Right beside the staircase is a car we've all come to know and love, the AE86. This one is in Levin guise with fixed headlamps as well as a set of RS Watanabes to round out the look.
On the end leading to the first floor entrance is a restoration-in-progress of a Jaguar E-Type cabrio. The Toyota History Garage keeps people interested on their next showcases by even leaving their restorations for all to see. Soon this car will be part of their collection and will be displayed with the rest of the vehicles upstairs. A peek outside the window found me walking outside to see other vehicles parked out front.
These cars, namely the Datsun Bluebird SSS (A.K.A. Datsun 510 for the US), Toyota Sprinter, Corona, and Celica were parked right outside and looked rather weathered compared to their brethren inside. Perhaps these are works in progress as well? Or maybe they've really just run out of space!
On the opposite side of the driveway where the shade was this pair: a Toyota Z20 Soarer and an Isuzu 117 Coupe... both of which were GT offerings by their respective manufacturers in the 70's and well into the 80's.
Seeing the Honda S600 makes me wonder why Honda ever veered away from their rear wheel drive platforms in favor of front wheel drive. I suppose it established them for the better, but then you have to wonder what could've been if they continued to develop this. Maybe there would've been something in between this and the S2000?
Parked beside Honda's little sports coupe was the predecessor of the Toyota Sports 800: the Toyota Publica. While initially intended to be a compact family saloon, it still had convertible variants during its production run.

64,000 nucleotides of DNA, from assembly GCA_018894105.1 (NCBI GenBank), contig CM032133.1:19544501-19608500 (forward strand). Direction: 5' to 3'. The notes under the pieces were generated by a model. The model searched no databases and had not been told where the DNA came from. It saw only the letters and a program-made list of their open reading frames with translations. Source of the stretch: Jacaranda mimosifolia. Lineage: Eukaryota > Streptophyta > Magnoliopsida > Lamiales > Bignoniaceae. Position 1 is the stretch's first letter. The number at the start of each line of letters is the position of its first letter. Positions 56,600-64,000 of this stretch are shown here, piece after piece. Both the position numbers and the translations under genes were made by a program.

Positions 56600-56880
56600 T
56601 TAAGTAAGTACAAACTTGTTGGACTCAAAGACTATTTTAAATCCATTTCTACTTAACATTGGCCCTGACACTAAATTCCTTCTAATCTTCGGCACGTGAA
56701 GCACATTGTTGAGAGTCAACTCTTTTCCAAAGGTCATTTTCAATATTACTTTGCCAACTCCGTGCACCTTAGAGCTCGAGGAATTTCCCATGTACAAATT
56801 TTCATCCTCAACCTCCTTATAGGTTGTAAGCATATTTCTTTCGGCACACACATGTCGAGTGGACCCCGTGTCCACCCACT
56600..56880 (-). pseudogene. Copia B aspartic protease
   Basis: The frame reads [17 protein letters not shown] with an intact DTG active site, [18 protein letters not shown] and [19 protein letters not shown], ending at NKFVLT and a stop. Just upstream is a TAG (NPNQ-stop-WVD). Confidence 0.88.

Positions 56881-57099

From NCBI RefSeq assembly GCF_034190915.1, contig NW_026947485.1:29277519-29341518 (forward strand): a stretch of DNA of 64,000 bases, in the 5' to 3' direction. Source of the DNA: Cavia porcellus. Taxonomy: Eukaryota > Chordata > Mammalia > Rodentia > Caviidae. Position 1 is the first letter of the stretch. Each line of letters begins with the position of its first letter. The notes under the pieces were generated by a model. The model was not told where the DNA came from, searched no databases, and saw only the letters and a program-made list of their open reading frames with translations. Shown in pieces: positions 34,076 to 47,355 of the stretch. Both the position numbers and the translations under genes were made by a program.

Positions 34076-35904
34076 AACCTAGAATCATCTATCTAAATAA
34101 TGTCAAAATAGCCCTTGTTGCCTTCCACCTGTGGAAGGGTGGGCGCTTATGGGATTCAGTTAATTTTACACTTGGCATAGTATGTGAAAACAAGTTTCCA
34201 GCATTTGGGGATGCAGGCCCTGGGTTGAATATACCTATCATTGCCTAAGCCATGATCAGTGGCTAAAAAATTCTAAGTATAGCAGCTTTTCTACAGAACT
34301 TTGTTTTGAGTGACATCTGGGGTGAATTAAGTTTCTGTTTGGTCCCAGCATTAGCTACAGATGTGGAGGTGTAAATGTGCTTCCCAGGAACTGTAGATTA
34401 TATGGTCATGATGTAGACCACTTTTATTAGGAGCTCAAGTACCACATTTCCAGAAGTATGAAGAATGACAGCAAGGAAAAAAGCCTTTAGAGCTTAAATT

After taking a look outside I went back into the café and the museum's own scale model shop. There are plenty of items here that would certainly pique your interest, whatever brand you may fancy. It's honestly really easy to burn through the rest of your trip's budget here so watch out. At this point I was ogling over a 1:24 Scale Mazda 787B Le Mans Die-cast (being a fan of rotary engines) when I heard a loud noise of what can only be a car with a straight-through exhaust right outside at the driveway. Obviously I ran out to have a look and to my surprise, something special was waiting.
Parked right outside was this: the Gazoo Racing Toyota 86. I totally had no idea what it was doing there, but then it returned for a couple more rounds with some other 86's.
For the most part there was a parade of Super Taikyu Endurance 86es and BRZs going around the driveway.
Exciting was this demo given how the other 86 was even kicking it sideways through the narrow roundabout. I had to find out where these slew of machines were coming from which meant I had to walk to the neighboring Toyota Mega Web to check it out. This pretty much concludes my trip to the Toyota History Garage, but in truth this is only half the story for the day. Check out the next part of this feature on TUNED in the coming weeks!
P.S. Here's a quick teaser of the Hokkaido Rally Spec 86 whipping its tail out of the driveway!